Liszt is to piano playing what Euclid is to geometry.

Alan Walker
Hungarian Gems Series/All-day concert series of the Concerto Budapest

8 October 2022, 15.00-22.00

Grand Hall

Hungarian Gems Series/All-day concert series of the Concerto Budapest

Stars of the Future/Muzsikás Ensemble/Liszt and Bartók

15.00: Stars of the Future

 

Bartók: Rhapsody No. 1, BB 94b

László Dubrovay: Hungarian Rhapsody for Clarinet and Orchestra

Hubay: Carmen, Fantaisie brillante, Op. 3/3

Liszt: Hungarian Fantasy

Gáspár Kelemen, Teo Gertler (violin), Dániel Ali Lugosi (clarinet), Mihály Boros (piano)

Concerto Budapest

Conductor: András Keller

The programme of the classical music talent show, Virtuosos, focusing on the young stars of the future, encompasses more than one and a half centuries. The earliest composition, by Liszt, was written in the first half of the 1850s. Its most recent piece, Hungarian Rhapsody for Clarinet and Orchestra by László Dubrovay was completed in 2006, commissioned back then for the Mahler Jubilee. Dániel Ali Lugosi plays the solo of the piece this time. There will be another rhapsody: Béla Bartók’s Rhapsody No. 1 completed in 1928 and dedicated to József Szigeti. This time, it will be performed by Gáspár Kelemen. Mihály Boros will get the lion’s share in the performance of the virtuoso Hungarian Fantasy so dear to our hearts. The programme will present another brilliant 19th-century fantasy: the pivotal music educator and violinist Jenő Hubay garnered his first great success as a composer with his Carmen Fantasie, written in 1876 based on Bizet’s opera. Teo Gertler will prove his exceptional talent by performing it.

 

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17.00: Muzsikás Ensemble

 

Hanga Kacsó – Dani Szabó duo, Mária Petrás (voice), Kálmán Balogh (cimbalom)

Muzsikás Ensemble

If we celebrate the gems of Hungarian music, we can hardly find anything more authentic than traditional folk music, Bartók’s clearest spring and the domestically most popular and internationally best-known representatives of this genre: the Muzsikás Ensemble, founded in 1973. The partnership between the formation playing a pioneering role in the Hungarian traditional folk music revival and the Concerto Budapest and András Keller goes back several decades.

At the Hungarian Gems concert, the ensemble will evoke the folk music tradition of various regions ranging from Slovenia to Transdanubia, the Great Hungarian Plain, Transylvania, from Gyimes to Moldova. Two worldwide celebrated and regular guest artists will take to the stage alongside the ensemble. The Hungarian Heritage and Prima Primissima Award-winning folk singer Mária Petrás acquired the then still alive csango musical tradition in her childhood. She conveys this traditional folk culture with great authenticity and precision. The Prima Primissima Award-winning cimbalom player, Kálmán Balogh has been conducting profound research on the traditional cimbalom performance of villages since the 1970s. He took an active part in the Hungarian cimbalom-revival movement and the urban popularisation and teaching of the rural traditions. Their joint Hungarian Gems concert is a genuine curiosity recalling the most natural Hungarian music tradition.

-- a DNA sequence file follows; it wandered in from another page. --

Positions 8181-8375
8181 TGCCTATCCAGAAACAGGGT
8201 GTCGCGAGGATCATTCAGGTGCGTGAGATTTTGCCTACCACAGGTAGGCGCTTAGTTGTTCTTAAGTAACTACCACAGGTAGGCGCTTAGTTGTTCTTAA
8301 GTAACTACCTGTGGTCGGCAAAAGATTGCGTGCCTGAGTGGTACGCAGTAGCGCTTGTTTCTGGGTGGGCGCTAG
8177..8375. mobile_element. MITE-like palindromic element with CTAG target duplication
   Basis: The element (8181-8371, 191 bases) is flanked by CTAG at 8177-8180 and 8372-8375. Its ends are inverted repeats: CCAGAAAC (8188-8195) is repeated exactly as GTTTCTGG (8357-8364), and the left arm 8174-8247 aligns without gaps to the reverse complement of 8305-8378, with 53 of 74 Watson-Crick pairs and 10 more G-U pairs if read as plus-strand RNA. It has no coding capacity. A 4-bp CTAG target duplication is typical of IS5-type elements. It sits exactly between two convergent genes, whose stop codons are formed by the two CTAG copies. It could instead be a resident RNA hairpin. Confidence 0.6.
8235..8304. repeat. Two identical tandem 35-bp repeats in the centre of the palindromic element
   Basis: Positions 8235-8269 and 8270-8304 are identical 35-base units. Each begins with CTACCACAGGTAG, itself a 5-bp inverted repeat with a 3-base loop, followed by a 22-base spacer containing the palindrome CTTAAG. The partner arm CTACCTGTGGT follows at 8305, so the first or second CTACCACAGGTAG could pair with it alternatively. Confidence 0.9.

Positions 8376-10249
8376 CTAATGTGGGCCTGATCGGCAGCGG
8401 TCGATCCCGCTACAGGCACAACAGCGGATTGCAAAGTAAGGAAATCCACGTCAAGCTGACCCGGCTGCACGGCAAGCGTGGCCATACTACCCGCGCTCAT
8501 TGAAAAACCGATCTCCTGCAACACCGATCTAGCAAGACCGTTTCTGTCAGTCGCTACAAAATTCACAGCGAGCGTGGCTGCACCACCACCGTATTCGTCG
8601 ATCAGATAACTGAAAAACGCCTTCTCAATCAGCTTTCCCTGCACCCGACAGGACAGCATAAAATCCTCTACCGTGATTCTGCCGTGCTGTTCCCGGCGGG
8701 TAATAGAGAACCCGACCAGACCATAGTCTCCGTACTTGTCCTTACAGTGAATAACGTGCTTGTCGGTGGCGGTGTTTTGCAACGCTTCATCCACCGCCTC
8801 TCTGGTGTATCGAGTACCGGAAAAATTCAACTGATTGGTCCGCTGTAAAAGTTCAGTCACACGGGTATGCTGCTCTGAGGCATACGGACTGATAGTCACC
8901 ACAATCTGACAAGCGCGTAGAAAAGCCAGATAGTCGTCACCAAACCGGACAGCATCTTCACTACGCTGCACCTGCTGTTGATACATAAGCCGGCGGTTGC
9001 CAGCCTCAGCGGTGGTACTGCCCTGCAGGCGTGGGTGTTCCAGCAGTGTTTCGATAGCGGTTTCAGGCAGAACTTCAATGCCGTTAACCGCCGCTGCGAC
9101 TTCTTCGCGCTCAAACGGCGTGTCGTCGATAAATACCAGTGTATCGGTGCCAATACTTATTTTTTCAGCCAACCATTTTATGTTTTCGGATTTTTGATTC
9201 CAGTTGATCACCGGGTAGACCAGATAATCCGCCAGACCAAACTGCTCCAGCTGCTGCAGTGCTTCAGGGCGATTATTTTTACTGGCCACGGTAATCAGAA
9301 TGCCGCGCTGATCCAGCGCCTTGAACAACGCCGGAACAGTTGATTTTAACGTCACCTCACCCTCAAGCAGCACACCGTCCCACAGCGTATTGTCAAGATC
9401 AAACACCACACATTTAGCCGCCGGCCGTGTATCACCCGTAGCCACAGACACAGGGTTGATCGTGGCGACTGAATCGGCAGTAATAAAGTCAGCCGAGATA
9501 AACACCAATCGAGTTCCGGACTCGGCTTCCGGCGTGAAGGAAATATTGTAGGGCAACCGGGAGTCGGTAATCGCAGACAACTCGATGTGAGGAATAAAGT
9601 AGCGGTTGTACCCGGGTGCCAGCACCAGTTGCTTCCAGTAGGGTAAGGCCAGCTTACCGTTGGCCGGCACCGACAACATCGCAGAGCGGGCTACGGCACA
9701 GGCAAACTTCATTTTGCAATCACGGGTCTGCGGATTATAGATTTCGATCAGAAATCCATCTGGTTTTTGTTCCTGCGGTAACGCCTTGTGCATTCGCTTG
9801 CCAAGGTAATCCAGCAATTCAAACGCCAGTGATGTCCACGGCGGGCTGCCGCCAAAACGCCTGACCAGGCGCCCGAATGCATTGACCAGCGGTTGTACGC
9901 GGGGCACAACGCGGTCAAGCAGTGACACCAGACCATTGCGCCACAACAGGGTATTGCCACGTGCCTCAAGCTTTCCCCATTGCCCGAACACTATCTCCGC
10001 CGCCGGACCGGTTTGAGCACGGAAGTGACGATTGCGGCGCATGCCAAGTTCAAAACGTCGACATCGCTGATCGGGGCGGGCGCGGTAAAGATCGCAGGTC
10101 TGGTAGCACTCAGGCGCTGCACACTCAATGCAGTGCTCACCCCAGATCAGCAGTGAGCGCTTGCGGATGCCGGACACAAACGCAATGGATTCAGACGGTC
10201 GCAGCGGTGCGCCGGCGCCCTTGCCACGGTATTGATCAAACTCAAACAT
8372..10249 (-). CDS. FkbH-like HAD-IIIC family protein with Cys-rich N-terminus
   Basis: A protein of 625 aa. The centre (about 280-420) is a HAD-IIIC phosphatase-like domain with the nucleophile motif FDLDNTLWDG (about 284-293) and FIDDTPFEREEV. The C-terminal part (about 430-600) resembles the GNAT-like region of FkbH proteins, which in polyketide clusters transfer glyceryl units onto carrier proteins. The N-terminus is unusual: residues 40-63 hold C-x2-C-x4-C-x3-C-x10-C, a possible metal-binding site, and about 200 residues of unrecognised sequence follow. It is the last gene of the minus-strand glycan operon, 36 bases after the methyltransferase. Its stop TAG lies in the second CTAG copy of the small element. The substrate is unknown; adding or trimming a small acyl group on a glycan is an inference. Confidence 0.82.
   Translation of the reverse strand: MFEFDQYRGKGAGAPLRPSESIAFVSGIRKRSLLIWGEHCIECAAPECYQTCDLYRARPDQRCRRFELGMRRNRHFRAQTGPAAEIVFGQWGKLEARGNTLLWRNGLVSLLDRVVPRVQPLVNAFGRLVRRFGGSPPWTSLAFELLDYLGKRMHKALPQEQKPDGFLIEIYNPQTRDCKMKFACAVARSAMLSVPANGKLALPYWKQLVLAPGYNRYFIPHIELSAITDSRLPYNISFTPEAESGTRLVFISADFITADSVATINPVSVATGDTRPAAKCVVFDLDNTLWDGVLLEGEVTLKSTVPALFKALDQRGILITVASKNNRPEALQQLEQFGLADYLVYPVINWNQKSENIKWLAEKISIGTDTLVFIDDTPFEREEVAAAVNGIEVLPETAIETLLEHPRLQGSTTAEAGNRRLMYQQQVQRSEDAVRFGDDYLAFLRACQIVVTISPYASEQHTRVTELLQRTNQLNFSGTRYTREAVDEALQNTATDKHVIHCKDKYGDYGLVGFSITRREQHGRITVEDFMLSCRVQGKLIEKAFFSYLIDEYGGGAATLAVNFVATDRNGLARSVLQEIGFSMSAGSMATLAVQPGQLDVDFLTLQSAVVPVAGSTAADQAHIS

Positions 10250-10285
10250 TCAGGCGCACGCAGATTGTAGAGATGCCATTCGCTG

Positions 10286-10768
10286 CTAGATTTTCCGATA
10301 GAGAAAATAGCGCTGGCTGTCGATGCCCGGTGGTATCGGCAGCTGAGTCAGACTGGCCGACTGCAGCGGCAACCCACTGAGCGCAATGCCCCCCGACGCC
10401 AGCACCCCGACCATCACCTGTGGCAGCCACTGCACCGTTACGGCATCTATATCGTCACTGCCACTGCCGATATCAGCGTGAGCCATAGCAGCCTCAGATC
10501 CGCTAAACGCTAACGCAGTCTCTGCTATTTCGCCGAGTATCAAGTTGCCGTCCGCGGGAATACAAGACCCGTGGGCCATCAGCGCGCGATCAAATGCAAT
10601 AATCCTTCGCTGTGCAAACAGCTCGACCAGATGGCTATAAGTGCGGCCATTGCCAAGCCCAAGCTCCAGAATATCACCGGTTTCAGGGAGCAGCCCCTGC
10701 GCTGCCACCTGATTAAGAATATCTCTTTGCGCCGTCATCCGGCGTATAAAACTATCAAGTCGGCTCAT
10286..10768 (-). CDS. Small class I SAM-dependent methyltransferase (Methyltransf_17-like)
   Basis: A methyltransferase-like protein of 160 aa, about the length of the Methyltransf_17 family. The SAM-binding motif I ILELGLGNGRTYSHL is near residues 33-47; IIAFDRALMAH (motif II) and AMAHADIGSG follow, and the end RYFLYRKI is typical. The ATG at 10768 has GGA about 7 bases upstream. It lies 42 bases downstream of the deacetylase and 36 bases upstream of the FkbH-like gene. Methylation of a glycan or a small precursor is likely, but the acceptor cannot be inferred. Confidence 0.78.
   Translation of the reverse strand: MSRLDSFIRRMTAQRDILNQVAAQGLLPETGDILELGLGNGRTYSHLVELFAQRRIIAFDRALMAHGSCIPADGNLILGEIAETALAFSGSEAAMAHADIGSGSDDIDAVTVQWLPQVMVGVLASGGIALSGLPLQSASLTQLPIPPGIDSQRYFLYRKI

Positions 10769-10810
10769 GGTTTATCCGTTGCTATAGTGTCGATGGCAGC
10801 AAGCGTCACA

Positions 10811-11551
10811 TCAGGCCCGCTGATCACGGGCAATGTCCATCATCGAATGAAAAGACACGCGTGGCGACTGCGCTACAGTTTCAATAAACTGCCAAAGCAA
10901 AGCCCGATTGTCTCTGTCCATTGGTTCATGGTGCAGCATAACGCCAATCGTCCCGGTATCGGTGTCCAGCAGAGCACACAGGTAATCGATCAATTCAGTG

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19.30: Liszt and Bartók

 

Liszt: Piano Sonata in B minor

INTERMISSION

Bartók: Bluebeard’s Castle, BB 62

Dénes Várjon (piano), Szilvia Vörös (soprano), Gábor Bretz (bass-baritone)

Concerto Budapest

Conductor: András Keller

Two pivotal compositions by two emblematic giants of Hungarian music, Ferenc Liszt and Béla Bartók, feature on the programme of the closing concert of Hungarian Gems Series. In his Piano Sonata in B minor, a single grandiose piece composed for a solo instrument, the piano – played this time by Dénes Várjon, a recurring guest of Concerto Budapest –, the celebrated piano virtuoso of the 19th century, Ferenc Liszt on the peak of his career, attempted to sum up the great precursors of the genre and his own performance experience. The unusual form with four uninterrupted movements makes use of several already existing formal principles simultaneously, and it can be understood as a series of variations, just like a single movement in sonata form. Bartók’s Bluebeard’s Castle in the second part of the concert also carries us through Judit and Bluebeard’s story without interruption. The composer completed his only opera in 1911 based on Béla Balázs’s libretto, but it premiered only in 1918 in the Opera in Budapest. Two world-touring Hungarian singers, Gábor Bretz and Szilvia Vörös, will feature in the concert performance of the opera under András Keller’s baton. Still, the eternal drama between man and woman, the mystery of the seven keys and seven doors, is clearly perceivable.

 

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